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Best Method For Foiling Email Harvesters? 506

Posted by Zonk
from the when-the-addresses-are-high-as-an-elephants-eye dept.
pjp6259 writes "One of the common ways that spammers generate email mailing lists is by harvesting email addressess from websites. But in many cases you also need to make it easy for your customers to reach you. I have found three common solutions to this problem: 1.) Use an image to replace your email address. 2.) Use ascii encodings for some/all of the characters. 3.) Use javascript to concatenate and/or obfuscate your email address. Which of these methods are most effective? Are email harvesters able to interpret javascript? What do you use?"
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Best Method For Foiling Email Harvesters?

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  • by Salvance (1014001) * on Sunday November 12, 2006 @07:44PM (#16817608) Homepage Journal
    My two favorite methods are:
    - Putting the e-mail in a distorted picture (like a captcha) - this is very difficult for spam crawlers to read
    - Using a long human readable message "tset ta tset tod moc.reverse.each.word.prior.to.first.dot.for.addr"

    In general, your best defense is to employ some method that requires human interpretation.
  • Form (Score:5, Interesting)

    by daeg (828071) on Sunday November 12, 2006 @07:47PM (#16817644)
    Spend 10 minutes and make an HTML form for people to contact you. Be careful what you name your field names, though, as there are spam bots that can target web forms.

    If people need to send you files, they can do so after you reply back to them.
  • Image (Score:2, Interesting)

    by Gemini_25_RB (997440) on Sunday November 12, 2006 @07:48PM (#16817654)
    Personally, I don't have this issue too much (no business, ergo no customers), but I think that the image would be the most effective. Almost like a CAPTCHA, but not nearly as hard (you want your customers to read it easily), but the image would likely still work because (speculation) most harvesters analyze text because it is easy. Image analyzing takes more processing (or human victims), so the harvester would probably get more email addresses by skipping the images and going for text.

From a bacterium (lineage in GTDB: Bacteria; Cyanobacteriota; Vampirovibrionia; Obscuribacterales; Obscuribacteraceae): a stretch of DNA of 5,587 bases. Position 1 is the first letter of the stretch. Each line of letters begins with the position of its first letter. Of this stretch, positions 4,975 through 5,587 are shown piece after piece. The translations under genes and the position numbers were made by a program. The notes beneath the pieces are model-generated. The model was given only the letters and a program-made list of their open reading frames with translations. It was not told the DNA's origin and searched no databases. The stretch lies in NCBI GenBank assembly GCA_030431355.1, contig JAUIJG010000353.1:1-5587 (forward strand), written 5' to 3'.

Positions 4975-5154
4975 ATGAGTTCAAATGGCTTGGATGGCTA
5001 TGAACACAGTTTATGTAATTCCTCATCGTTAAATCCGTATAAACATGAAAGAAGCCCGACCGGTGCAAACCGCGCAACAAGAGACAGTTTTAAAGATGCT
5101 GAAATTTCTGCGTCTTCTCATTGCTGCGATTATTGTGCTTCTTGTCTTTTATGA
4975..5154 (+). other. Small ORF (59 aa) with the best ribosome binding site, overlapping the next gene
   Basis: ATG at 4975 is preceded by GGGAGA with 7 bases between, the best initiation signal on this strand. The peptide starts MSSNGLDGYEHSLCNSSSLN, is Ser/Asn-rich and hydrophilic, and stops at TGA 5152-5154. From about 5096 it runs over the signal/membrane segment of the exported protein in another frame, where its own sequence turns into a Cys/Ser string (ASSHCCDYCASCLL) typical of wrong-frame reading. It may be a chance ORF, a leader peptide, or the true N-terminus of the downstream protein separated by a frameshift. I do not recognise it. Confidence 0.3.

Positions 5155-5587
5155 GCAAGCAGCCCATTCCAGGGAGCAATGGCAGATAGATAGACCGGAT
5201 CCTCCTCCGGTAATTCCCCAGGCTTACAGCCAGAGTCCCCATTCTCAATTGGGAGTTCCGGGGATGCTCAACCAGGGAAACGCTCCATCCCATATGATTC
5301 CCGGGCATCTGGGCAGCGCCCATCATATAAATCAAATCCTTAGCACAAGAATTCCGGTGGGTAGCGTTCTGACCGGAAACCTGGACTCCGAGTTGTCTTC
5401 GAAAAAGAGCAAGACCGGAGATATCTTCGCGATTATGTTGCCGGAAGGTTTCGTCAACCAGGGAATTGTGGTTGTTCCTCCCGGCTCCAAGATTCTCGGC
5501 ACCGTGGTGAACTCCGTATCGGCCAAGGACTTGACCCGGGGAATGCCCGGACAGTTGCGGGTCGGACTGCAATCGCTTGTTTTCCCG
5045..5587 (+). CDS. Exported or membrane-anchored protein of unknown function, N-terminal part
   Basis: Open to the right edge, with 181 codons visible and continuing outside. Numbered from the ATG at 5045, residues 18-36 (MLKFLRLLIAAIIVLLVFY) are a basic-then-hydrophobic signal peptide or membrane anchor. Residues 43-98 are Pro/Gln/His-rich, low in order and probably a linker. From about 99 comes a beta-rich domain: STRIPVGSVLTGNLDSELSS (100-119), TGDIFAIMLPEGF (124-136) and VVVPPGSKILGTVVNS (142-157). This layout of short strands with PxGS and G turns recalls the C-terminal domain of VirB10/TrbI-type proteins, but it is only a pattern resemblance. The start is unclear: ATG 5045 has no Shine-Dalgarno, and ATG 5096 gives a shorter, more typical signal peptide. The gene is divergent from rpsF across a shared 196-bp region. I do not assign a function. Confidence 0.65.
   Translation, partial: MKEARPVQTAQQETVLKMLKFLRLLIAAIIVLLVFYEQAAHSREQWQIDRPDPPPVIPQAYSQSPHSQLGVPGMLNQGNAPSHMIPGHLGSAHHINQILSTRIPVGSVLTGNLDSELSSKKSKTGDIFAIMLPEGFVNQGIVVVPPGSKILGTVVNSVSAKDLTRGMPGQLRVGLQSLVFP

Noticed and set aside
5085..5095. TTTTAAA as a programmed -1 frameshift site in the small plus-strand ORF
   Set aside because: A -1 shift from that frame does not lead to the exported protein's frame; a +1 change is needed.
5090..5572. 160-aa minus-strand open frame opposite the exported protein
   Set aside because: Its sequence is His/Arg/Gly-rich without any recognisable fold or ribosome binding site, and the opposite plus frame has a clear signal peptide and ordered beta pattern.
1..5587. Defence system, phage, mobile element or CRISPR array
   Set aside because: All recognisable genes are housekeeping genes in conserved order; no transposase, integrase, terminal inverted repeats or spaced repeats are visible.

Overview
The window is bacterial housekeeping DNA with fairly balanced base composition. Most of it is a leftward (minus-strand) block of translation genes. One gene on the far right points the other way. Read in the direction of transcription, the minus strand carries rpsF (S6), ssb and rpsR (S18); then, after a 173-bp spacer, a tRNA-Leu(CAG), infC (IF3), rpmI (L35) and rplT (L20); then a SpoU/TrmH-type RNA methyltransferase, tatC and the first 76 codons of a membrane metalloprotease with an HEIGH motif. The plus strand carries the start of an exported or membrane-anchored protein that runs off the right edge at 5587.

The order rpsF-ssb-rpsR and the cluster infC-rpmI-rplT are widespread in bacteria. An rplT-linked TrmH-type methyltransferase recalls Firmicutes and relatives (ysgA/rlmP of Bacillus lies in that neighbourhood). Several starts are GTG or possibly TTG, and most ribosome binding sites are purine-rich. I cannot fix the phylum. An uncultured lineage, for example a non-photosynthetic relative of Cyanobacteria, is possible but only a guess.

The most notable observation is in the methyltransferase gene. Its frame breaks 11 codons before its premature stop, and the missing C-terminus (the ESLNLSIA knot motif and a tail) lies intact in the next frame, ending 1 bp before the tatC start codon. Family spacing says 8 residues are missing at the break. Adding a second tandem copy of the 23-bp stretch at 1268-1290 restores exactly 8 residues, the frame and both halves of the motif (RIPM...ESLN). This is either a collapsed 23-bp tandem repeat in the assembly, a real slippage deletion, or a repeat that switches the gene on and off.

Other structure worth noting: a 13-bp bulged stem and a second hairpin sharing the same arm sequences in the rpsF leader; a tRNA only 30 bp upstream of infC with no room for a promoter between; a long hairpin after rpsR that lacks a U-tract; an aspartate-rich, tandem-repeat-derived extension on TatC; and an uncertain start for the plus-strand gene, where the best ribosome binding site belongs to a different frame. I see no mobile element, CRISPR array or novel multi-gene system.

As for whether the harvesters can interpret javascript, I think that it depends on the particular harvester. You could analyze the source or the created page.

  • by microcars (708223) on Sunday November 12, 2006 @07:48PM (#16817656) Homepage
    seriously, the most spam I get comes from bots that reside on Windows user's computer and troll through their Outlook Inbox for email addresses.

    I have one email that I use specifically for REPLYING to emails and that one is the one that gets the MOST Spam.

  • use a Table! (Score:4, Interesting)

    by Nova1313 (630547) * on Sunday November 12, 2006 @07:50PM (#16817690)
    use a table with 3 columns.. the first with the first part of your email addres, the second with @ and the third with domain.com. simple searches on the pages make it hard to find and with a border of 0 the user won't notice the table.
  • Re:Form (Score:3, Interesting)

    by garcia (6573) on Sunday November 12, 2006 @07:56PM (#16817744) Homepage
    Be careful what you name your field names, though, as there are spam bots that can target web forms.

    All it takes is one of the dickwads to manually figure out your form and then they all do it. In addition to whatever you have as your form, make certain you disallow HTML in any of the fields or they will own you.

    I have one set to show that it all went through just fine but it really just ignores their entry. It has worked so far.
  • by Goalie_Ca (584234) on Sunday November 12, 2006 @07:57PM (#16817752)
    Hide in the webpage a bogus email address. Maybe in comments, maybe in the corner with a super tiny font which matches the background. Whatever mail gets sent to that address should be automagically blocked to all other accounts.